Chevrolet perfect for Cruze-ing around in

ROAD TEST REPORT AND REVIEW: CHEVROLET CRUZE

The current Chevrolet range has a very distinctive front end.

With a nicely designed interior and a good warranty, wheelworldreviews editor DAVID HOOPER, says Chevrolet’s Cruze is easy to live with.

THE latest range of Chevrolets are hard to miss, what with their bold front ends emblazoned with a big gold badge sitting proudly in the centre of the grille.
The rest of the cars are a bit less noticeable on the road, thanks to their deep door panels and comparatively bland styling which I think would benefit from the occasional swoop or curve here or there. I have driven this Cruze and the new Orlando MPV recently, both of which arrived for appraisal wearing a dull Smokey Grey paintwork. I suspect brighter colours might give the cars’ outlines a bit of a lift.
On the racetrack however, it’s a slightly different story, where in the hands of Jason Plato and Alex MacDowall, the Chevrolet Cruze has unsurprisingly been at the centre of plenty of action as Plato attempted to add to his tally of British Touring Car Championship titles in his blue and white race car.
The Cruze took over from the Lacetti in the Chevy range. BBC Top Gear fans will remember the Lacetti found stardom as the reasonably priced car piloted around the Top Gear test track to varying degrees of success by celebrities with vastly differing amounts of talent, one of the main features which made Sunday evenings something to look forward to.
There are some great car deals available from Chevrolet at the moment, including tempting discounts on the Cruze which is built in Korea and based largely on the underpinnings of the Vauxhall Astra which is no great surprise as both companies come under the General Motors banner.
Although its styling may not scream look at me, you still get a very reasonably priced car that does most things well.
The boot is a good size, and there is ample room inside for five. The seating is comfortable, and the interior is pleasantly designed and comes with decent levels of equipment which, for the money, will keep most customers happy without them feeling the need to resort to the optional equipment lists.
I liked the soft turquoise illumination of the instruments, which as the nights begin to draw in, becomes a more important feature, and makes a pleasant change from some of the more traditional colours used by other manufacturers.
The steering is nicely weighted and the parking sensors on the car I’ve been testing are a useful addition to the equipment list, which make parking so much easier. The view out of the back of the car is fine, but once you get used to relying on the beeps of the sensors, it saves you twisting your neck around.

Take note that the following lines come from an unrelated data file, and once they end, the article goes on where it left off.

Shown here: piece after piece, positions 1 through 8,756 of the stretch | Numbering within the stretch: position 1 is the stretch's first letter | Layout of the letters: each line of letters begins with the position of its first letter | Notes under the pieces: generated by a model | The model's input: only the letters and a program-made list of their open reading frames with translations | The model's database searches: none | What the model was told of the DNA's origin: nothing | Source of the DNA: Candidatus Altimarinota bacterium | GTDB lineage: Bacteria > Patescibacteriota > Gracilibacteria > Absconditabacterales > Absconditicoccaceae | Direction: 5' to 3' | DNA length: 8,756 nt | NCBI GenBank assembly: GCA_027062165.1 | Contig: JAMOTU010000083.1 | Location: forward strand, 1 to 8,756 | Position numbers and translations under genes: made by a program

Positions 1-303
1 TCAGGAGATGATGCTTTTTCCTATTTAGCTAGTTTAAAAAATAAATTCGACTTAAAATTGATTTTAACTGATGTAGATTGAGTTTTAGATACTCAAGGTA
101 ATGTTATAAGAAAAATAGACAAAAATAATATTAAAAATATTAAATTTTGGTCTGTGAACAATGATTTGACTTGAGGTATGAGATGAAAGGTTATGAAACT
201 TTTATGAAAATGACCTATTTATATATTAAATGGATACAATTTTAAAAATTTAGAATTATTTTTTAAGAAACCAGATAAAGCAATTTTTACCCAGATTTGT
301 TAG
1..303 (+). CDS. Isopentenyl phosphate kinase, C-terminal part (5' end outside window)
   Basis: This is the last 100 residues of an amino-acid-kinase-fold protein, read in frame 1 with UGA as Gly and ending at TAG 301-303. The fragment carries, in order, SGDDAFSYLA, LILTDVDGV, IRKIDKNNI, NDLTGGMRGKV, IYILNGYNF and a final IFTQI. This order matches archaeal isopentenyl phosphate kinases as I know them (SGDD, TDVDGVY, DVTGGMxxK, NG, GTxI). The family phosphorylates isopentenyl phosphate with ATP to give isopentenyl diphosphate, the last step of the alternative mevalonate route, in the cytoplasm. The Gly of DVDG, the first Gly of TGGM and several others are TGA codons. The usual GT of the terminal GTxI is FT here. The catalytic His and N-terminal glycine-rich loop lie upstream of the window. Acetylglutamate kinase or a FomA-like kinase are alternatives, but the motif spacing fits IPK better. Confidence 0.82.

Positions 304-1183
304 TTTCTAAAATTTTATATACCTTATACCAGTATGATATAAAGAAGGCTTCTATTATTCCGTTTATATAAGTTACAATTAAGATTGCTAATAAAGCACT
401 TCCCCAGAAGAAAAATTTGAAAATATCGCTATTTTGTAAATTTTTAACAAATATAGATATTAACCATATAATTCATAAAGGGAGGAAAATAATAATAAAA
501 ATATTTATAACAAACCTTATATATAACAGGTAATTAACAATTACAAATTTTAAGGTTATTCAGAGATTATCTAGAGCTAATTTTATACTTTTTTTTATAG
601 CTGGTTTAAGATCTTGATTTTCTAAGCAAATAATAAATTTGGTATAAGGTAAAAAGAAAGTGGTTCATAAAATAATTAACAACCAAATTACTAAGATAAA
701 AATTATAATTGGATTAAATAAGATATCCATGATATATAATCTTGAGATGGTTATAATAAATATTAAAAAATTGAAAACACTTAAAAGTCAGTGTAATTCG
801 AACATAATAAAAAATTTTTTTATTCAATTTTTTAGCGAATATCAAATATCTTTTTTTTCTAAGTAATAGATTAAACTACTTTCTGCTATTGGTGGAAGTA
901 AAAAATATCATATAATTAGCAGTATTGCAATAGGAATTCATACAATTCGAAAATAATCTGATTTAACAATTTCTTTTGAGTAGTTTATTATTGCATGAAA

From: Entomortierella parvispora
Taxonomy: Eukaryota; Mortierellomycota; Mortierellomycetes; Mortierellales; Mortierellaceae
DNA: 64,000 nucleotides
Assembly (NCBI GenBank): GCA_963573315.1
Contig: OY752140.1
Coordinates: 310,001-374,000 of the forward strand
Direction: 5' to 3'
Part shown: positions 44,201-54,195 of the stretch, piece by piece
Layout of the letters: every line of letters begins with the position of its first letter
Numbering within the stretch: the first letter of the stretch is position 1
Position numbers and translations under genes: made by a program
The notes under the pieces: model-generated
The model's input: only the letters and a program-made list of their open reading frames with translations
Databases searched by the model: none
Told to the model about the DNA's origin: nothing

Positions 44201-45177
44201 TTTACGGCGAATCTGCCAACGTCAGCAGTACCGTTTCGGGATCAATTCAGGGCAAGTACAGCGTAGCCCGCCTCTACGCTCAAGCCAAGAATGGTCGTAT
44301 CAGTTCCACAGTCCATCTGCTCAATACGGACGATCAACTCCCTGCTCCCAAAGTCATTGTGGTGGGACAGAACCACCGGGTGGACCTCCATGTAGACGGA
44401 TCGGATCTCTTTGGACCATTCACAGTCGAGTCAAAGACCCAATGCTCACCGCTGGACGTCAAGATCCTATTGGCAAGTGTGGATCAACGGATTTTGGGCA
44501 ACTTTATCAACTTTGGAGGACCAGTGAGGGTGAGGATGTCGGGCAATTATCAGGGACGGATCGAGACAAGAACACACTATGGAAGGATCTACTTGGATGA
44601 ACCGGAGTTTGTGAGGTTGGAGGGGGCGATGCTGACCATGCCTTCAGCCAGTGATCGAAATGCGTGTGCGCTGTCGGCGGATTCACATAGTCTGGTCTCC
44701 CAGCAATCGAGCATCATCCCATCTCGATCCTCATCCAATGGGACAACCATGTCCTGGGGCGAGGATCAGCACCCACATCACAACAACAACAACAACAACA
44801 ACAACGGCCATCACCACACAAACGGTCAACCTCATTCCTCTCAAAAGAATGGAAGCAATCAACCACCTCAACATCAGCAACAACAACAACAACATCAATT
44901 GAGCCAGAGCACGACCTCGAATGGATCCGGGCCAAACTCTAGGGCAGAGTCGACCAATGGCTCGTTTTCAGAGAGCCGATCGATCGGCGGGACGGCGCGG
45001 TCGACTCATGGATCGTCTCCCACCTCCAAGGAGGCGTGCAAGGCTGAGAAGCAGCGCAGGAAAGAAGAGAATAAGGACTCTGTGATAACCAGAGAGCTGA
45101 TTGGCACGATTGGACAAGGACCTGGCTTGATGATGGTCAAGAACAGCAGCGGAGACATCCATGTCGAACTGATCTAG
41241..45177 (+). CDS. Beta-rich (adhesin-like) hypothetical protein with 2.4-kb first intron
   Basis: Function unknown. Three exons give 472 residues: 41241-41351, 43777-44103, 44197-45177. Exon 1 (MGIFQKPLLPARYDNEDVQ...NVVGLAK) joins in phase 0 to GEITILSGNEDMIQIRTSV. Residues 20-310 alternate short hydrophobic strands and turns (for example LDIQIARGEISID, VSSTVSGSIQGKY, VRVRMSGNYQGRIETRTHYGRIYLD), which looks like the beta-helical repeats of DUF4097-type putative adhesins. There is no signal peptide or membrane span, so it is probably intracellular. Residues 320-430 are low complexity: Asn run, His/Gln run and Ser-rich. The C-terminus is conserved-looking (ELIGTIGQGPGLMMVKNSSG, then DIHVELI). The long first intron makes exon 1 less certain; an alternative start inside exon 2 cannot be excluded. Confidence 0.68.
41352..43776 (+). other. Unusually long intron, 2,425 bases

Buyers have a choice of 1.6 or 1.8 litre petrol engines, or a 2.0-litre diesel. These come with either five or six speed manual gearboxes, or a six-speed automatic, as fitted to my test car.
With just 124PS on tap from the 1.6-litre engine in the car I’ve been driving, progress is fairly sedate, with the benchmark 62mph time from standstill eventually arriving after a leisurely 12.7 second wait, with plenty of noise from the engine if you demand maximum performance.
It’s a similar story if you try and overtake anything. Use the kick-down facility and the engine gets quite vocal and nothing much seems to happen very quickly, but it does eventually build up a head of steam. Take control of the gears by moving the lever to the left and changing manually does improve things slightly, but this isn’t a car for dashing around in.
It much prefers to take life at a more leisurely pace, a role it fulfils very well, and once up to cruising speeds is pleasantly quiet, with little interruption from road or wind noise.
The ride and handling is more than up to the job, and the car steers and stops very well and seems unflustered by even the worst road imperfections.
More good news comes in the shape of a five-year, 100,000 mile warranty which stands as testament to the manufacturer’s confidence in its product.
So if you’re happy to Cruze around, rather than dash, this car will fit the bill perfectly, thanks to its sensible packaging and easy to live with driving experience.

Rating: ★★★★☆☆

THE VITAL STATISTICS
MODEL: Chevrolet Cruze 1.6i LT Auto.
CRUZE RANGE: From 1.6 S 4dr (£13,805) to 2.0 VCDi LTZ Auto 5dr (£18,795).
ENGINE: 1598cc, 124PS four-cylinder engine, driving front wheels through 6-speed auto gearbox.
PERFORMANCE: Top speed 115mph.0-62mph in 12.7 secs.
ECONOMY: City: 27.4mpg.
Country: 49.6mpg.
Combined: 38.2mpg.
Fuel tank: 60 litres.
CO2 EMISSIONS: 174g/km.
INSURANCE: Group 14.
PRICE: £15,895.
WARRANTY: 5 years/100,000 miles.
WEBSITE: www.chevrolet.co.uk
• All data correct at time of publication.

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The Cruze is a practical family car which is easy to live with.

 

 

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